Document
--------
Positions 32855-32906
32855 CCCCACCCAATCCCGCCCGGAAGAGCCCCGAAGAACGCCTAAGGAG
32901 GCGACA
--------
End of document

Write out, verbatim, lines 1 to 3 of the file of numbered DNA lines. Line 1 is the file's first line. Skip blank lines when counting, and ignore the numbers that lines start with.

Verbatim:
Positions 32855-32906
32855 CCCCACCCAATCCCGCCCGGAAGAGCCCCGAAGAACGCCTAAGGAG
32901 GCGACA